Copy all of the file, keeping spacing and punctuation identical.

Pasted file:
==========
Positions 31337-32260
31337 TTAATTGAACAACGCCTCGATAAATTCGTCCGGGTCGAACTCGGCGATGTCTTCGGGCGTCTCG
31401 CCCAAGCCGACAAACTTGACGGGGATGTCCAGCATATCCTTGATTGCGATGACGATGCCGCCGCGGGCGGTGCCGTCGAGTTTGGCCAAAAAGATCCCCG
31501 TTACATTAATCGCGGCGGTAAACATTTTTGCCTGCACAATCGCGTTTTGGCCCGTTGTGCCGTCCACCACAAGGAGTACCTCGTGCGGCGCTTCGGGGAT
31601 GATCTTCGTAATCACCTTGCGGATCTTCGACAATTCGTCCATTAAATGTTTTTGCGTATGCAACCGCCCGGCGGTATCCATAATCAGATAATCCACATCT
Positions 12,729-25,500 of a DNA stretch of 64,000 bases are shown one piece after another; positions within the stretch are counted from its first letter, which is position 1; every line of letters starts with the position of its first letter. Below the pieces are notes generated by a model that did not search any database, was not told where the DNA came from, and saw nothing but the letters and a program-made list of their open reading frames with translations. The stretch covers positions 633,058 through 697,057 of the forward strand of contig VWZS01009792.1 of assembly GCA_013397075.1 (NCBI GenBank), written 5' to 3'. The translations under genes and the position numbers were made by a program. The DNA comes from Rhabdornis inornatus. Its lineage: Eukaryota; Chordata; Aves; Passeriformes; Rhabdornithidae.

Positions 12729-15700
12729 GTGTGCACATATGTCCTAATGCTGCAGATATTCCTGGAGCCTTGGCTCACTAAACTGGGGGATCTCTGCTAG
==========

Positions 31337-32260
31337 TTAATTGAACAACGCCTCGATAAATTCGTCCGGGTCGAACTCGGCGATGTCTTCGGGCGTCTCG
31401 CCCAAGCCGACAAACTTGACGGGGATGTCCAGCATATCCTTGATTGCGATGACGATGCCGCCGCGGGCGGTGCCGTCGAGTTTGGCCAAAAAGATCCCCG
31501 TTACATTAATCGCGGCGGTAAACATTTTTGCCTGCACAATCGCGTTTTGGCCCGTTGTGCCGTCCACCACAAGGAGTACCTCGTGCGGCGCTTCGGGGAT
31601 GATCTTCGTAATCACCTTGCGGATCTTCGACAATTCGTCCATTAAATGTTTTTGCGTATGCAACCGCCCGGCGGTATCCATAATCAGATAATCCACATCT
Positions 12,729-25,500 of a DNA stretch of 64,000 bases are shown one piece after another; positions within the stretch are counted from its first letter, which is position 1; every line of letters starts with the position of its first letter. Below the pieces are notes generated by a model that did not search any database, was not told where the DNA came from, and saw nothing but the letters and a program-made list of their open reading frames with translations. The stretch covers positions 633,058 through 697,057 of the forward strand of contig VWZS01009792.1 of assembly GCA_013397075.1 (NCBI GenBank), written 5' to 3'. The translations under genes and the position numbers were made by a program. The DNA comes from Rhabdornis inornatus. Its lineage: Eukaryota; Chordata; Aves; Passeriformes; Rhabdornithidae.

Positions 12729-15700
12729 GTGTGCACATATGTCCTAATGCTGCAGATATTCCTGGAGCCTTGGCTCACTAAACTGGGGGATCTCTGCTAG